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Computer model of supposed dark matter distribution in the Universe over time.
Credit: NASA/ESA/R. Massey/Caltech

Illuminating Dark Matter Theories
Jun 18, 2010

More doubts are surfacing about the existence of this undetectable phantasm.

In previous Picture of the Day articles about the existence of “dark matter” we noted that it is primarily an add-on to "Big Bang Cosmology.” The Big Bang is supposed to be what brought all matter and energy, including gravity, into existence. All modern cosmologists, with few exceptions, accept the theory without question.

NASA launched the Wilkinson Microwave Anisotropy Probe (WMAP) on June 30, 2001. The instruments onboard the satellite were designed to measure temperature fluctuations theorized to exist in lower mass density regions of the Universe. Since the Big Bang theory does not account for such regions—matter and energy should be evenly distributed—WMAP was sent to confirm their existence.

According to conventional physics, dark matter is a necessary addition to their models since there is not enough gravity in the Universe to account for galaxy formation, or those galaxies assembling themselves into clusters. Galaxy clusters should have slowed down considerably over the last few billion years and not maintained such wild recessional velocities, some of which are said to approach the speed of light.

Astronomers came up with a dark (or undetectable) form of matter when they noticed stars on the edge of a spiral galaxy orbiting its nucleus with the same angular speed as stars closer to its center. As Newtonian mechanics insists, stars farther away from the center should be moving more slowly, so astronomers assumed dark matter was imparting extra velocity to them.Investigators have also tried for years to reconcile the amount of mass in the Universe with how fast it is expanding. Their only recourse has been to invent the existence of another undetectable force, “dark energy.”

As long ago as 2007, for example, serious reconsideration of dark matter theory was already published. Consensus astronomy presupposes dark matter organizing galactic structure. Dark matter (as well as dark energy) are thought to be necessary mathematical constructs in the astronomical community, because in their minds gravity is the sine qua non of all forces that govern galactic motion.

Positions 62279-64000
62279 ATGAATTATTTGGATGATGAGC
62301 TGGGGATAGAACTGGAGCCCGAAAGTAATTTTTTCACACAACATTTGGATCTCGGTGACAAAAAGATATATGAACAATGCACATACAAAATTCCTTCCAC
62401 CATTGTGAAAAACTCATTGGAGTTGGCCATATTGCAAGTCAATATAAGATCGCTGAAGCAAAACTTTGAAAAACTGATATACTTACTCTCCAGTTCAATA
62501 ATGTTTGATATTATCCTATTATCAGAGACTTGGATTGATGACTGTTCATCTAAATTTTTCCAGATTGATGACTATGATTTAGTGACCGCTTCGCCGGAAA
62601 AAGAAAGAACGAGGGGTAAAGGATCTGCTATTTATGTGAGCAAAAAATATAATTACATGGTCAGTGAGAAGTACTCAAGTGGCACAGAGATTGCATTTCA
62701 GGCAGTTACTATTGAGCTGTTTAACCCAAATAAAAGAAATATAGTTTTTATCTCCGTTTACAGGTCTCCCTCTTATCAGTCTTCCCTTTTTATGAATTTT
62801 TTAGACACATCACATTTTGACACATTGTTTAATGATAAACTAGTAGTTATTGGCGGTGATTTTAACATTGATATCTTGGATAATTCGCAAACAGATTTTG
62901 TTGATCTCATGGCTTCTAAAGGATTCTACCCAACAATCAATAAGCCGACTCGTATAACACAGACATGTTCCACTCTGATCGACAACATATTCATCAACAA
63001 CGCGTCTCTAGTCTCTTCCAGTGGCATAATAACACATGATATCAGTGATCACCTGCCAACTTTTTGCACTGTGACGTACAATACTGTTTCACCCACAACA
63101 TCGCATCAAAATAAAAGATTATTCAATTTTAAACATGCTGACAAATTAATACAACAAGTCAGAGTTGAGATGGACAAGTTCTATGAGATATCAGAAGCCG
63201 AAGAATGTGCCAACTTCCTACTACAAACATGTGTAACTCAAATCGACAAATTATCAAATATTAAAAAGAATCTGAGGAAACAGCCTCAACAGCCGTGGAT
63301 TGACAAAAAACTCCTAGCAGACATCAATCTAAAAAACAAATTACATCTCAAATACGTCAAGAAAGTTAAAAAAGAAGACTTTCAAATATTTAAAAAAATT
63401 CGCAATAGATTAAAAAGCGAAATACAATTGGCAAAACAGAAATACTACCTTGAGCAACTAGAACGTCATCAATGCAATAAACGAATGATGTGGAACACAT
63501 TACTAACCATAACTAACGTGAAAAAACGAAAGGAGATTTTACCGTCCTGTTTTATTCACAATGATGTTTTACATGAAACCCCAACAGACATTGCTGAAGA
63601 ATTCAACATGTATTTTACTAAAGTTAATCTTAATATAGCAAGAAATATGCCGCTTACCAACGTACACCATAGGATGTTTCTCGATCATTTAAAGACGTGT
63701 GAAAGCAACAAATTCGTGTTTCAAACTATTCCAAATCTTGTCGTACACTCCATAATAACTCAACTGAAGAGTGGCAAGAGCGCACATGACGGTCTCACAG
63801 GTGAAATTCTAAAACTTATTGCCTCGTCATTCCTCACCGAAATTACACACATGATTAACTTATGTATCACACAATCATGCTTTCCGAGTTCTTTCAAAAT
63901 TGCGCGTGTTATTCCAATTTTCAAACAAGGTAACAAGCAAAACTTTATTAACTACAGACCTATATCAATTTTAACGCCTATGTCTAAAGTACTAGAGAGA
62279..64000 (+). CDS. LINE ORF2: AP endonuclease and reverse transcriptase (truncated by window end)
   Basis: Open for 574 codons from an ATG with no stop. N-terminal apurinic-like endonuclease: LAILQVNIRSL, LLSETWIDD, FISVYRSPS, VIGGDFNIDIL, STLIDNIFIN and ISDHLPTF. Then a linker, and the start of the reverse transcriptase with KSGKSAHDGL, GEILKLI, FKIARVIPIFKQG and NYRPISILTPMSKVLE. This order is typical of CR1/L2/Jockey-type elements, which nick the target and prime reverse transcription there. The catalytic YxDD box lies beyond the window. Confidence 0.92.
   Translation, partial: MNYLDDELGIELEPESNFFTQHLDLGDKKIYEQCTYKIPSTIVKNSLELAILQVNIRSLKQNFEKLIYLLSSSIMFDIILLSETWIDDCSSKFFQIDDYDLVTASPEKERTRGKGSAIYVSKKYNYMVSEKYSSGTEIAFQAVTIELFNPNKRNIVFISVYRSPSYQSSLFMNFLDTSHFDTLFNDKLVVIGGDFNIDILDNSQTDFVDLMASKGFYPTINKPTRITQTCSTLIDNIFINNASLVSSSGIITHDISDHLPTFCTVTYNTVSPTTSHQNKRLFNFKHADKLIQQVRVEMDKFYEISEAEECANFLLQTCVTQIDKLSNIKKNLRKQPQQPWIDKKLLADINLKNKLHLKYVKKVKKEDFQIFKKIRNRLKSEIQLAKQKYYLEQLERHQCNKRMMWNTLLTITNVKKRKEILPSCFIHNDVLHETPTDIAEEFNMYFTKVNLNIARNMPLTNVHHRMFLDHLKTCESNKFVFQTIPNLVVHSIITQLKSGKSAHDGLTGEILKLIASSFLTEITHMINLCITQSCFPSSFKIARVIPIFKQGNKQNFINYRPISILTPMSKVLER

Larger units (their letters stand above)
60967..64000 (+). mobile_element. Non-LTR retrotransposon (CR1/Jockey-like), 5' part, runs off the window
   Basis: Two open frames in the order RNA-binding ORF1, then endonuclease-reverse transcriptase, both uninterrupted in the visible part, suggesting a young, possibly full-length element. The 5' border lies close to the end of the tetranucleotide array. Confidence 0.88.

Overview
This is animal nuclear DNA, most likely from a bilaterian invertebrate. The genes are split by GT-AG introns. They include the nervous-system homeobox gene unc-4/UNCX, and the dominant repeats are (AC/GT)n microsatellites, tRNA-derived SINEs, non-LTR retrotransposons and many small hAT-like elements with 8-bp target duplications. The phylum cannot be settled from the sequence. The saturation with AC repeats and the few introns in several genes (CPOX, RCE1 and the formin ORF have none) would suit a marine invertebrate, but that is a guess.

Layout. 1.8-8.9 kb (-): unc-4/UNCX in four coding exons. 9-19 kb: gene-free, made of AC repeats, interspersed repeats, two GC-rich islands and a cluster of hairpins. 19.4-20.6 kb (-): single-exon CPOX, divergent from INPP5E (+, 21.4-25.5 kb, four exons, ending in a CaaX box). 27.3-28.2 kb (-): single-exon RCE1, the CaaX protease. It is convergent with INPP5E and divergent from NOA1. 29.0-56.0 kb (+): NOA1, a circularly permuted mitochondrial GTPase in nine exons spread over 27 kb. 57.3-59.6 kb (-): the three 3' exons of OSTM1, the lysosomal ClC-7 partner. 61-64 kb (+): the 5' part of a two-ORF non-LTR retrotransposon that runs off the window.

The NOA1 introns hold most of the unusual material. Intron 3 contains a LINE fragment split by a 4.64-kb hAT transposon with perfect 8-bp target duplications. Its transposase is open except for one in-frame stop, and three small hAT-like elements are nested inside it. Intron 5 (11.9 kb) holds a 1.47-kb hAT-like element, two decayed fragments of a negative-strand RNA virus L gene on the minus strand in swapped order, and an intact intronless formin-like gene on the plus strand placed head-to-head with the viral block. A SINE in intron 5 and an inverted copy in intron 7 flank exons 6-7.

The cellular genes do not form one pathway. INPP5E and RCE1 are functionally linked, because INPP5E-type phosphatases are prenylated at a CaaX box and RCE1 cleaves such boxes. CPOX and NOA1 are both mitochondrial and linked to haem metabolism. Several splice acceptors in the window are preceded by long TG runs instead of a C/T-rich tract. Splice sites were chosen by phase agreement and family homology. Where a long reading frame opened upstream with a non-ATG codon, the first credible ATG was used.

Recently, scientists from Durham University in Great Britain announced that the theories of dark matter and dark energy are most likely based on incorrect assumptions about WMAP observational analysis. Professor Tom Shanks noted: "If our results prove correct then it will become less likely that dark energy and exotic dark matter particles dominate the Universe. So the evidence that the Universe has a 'Dark Side' will weaken."

Those who consider Electric Universe theory have adopted a far different approach regarding the nature of the cosmos. Astrophysicist Hannes Alfvén elucidated his “electric galaxies” theory in 1981. Alfvén (a Nobel laureate) noticed that galaxies and their motions resemble a homopolar motor more than anything else. A homopolar motor operates because electric currents create magnetic fields, causing a metal disc to spin at a rate directly proportional to the supplied current.

Galactic discs act like the conductive plates in said homopolar, or Faraday, motors, named for their inventor, Michael Faraday. Gigantic Birkeland currents flow into galaxies, so stars in their discs are powered by those currents. Galaxies, in turn, receive their power from intergalactic Birkeland currents that are visible in space as filamentary structures traceable by their magnetic fields.

Birkeland currents are drawn toward each other in a linear relationship, with a long-range attraction potential 39 orders of magnitude greater than gravity. Dark matter and dark energy influences can be dismissed when electric currents flowing through dusty plasma are recognized as that which energizes and sustains clusters, galaxies, and stars.

Stephen Smith



"The Cosmic Thunderbolt"

YouTube video, first glimpses of Episode Two in the "Symbols of an Alien Sky" series.


And don't forget: "The Universe Electric"

Three ebooks in the Universe Electric series are now available. Consistently praised for easily understandable text and exquisite graphics.

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Authors David Talbott and Wallace Thornhill introduce the reader to an age of planetary instability and earthshaking electrical events in ancient times. If their hypothesis is correct, it could not fail to alter many paths of scientific investigation.
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Professor of engineering Donald Scott systematically unravels the myths of the "Big Bang" cosmology, and he does so without resorting to black holes, dark matter, dark energy, neutron stars, magnetic "reconnection", or any other fictions needed to prop up a failed theory.
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In language designed for scientists and non-scientists alike, authors Wallace Thornhill and David Talbott show that even the greatest surprises of the space age are predictable patterns in an electric universe.
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